On the one hand: Jews and their religion are fiercely militant.
On the other: The Jewish religion is peaceful and Jews avoid fighting, to the point that they have been derided as cowards or draft dodgers.
Looking at the three-millennia arc of Jewish history, both statements are sometimes true and sometimes false, observes Rabbi Reuven Firestone, professor of Medieval Judaism and Islam at Hebrew Union College-Jewish Institute of Religion in Los Angeles and senior fellow at the USC Center for Religion and Civic Culture.
Firestone will discuss the seeming contradictions as part of his April 23 UCLA lecture on “Holy War in Judaism,” the title of his most recent book, published by Oxford University Press.
Since the rebirth of Israel in 1948, few will question that the country’s soldiers are as tough and skillful as any in the world.
But records of Jewish prowess in arms go as far back as biblical times and continue through the Jewish revolts against the Greeks and Romans.
In the sixth century BCE, the Persians, who controlled Egypt at the time, hired Jewish mercenaries to establish a garrison on Elephantine, a small island in the Nile, to defend Egypt’s southern border against incursions from Nubia.
Throughout the centuries, groups of Jewish soldiers were reported to be fighting in China, Sudan, Yemen, Mali and Spain, as well as in Jerusalem, battling alongside Muslims against the Christian Crusaders.
In the Bar Kokhba revolt against the Romans (132-135 CE) and Emperor Hadrian, some 580,000 Jews were killed, but casualties among the Roman legions were also fearsome.
The Roman historian Cassius Dio recorded that it was the custom of emperors, when reporting the latest victories to the Senate, to open with the salutation, “If you and your children are in health, it is well. I and the legions are in health.”
Significantly, when Hadrian informed the Senate on the outcome of his war against the Jews, the historian noted, the emperor omitted the phrase.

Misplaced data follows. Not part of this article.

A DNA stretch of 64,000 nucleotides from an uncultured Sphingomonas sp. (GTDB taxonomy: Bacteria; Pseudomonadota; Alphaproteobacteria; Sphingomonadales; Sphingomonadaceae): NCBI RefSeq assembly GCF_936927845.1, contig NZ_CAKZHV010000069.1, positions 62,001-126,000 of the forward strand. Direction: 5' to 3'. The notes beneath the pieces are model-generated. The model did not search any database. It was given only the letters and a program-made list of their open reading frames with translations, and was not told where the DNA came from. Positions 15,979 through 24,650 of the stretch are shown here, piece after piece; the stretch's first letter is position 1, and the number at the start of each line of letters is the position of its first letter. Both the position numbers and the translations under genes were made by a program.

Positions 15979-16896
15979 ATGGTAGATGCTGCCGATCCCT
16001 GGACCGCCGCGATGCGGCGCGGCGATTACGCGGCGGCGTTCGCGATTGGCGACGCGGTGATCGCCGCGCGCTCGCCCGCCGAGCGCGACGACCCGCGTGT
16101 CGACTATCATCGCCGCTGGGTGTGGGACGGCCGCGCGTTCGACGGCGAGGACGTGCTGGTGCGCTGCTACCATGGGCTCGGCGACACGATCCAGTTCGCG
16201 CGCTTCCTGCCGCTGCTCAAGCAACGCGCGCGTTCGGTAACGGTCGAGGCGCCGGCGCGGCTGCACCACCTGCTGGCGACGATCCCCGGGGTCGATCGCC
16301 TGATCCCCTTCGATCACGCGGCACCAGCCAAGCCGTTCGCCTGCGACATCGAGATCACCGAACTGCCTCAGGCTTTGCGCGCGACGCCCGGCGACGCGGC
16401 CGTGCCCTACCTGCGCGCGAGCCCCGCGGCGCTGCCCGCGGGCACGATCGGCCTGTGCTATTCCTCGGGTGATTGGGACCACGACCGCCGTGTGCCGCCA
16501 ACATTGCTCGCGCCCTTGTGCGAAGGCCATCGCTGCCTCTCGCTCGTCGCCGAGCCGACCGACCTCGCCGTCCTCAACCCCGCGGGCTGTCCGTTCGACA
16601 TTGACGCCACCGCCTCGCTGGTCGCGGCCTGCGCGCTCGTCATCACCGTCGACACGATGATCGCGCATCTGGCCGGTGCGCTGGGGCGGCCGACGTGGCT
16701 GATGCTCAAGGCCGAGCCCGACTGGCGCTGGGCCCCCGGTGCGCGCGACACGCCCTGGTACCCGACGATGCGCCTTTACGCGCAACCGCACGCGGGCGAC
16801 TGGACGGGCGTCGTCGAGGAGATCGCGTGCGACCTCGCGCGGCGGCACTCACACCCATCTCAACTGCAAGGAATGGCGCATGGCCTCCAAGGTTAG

Appalled at the number of Jewish casualties and given the dispersion of the Jews after their defeat by the Romans, the rabbis sought to prevent future casualties by telling the faithful that it was not physical resistance that protected Israel, but rather spiritual concentration on righteousness and prayer.
The sages drew a distinction between an offensive or discretionary war, started on human initiative, and a defensive war commanded by God.
To further avoid future conflicts, Jews were also forbidden to return to their country in massive numbers, or to rebel against gentile rule in the Diaspora.
If the Jews followed these strictures, the rabbis said, God would not allow the gentiles to persecute the Jews, at least not “overly much.”
The rabbinic rulings sought to prevent the Jews “from doing stupid things,” Firestone said, and the effect was to rule out any war initiated by Jews, a ruling that stood for the next 2,000 years.
In modern times, it took the rise of Zionism, which David Ben-Gurion saw as a kind of civic religion, and the catastrophe of the Holocaust, to reverse the old rabbinical strictures and reassert the old fighting spirit.
With the victory of the Six-Day War, even many Orthodox Jews, who had opposed the creation of a Jewish state absent God’s command, accepted the triumph as a divinely ordained victory.
As a general rule, Firestone said, “No religion is inherently more militant or more peaceful than any other. Judaism, as well as Islam, started as militant religions, because they had to be tough in order to survive.”
On the other hand, Christianity evolved under the rule of the Roman Empire, which would tolerate no rival religion. So Christians had to lay low and act peacefully, just to survive.
But once the Roman Empire adopted Christianity as the official religion, its adherents became militant and aggressive. His conclusion, Firestone said, “Is that religion is an organism, which will adopt any tactic to assure its survival.”
Firestone will speak on “Holy War in Judaism” on April 23 at 4 p.m. in Royce Hall, Room 314, on the UCLA campus. Light refreshments will be served. There is no fee, but RSVP is required. To reserve, send an e-mail. Visit religion.ucla.edu for more information.
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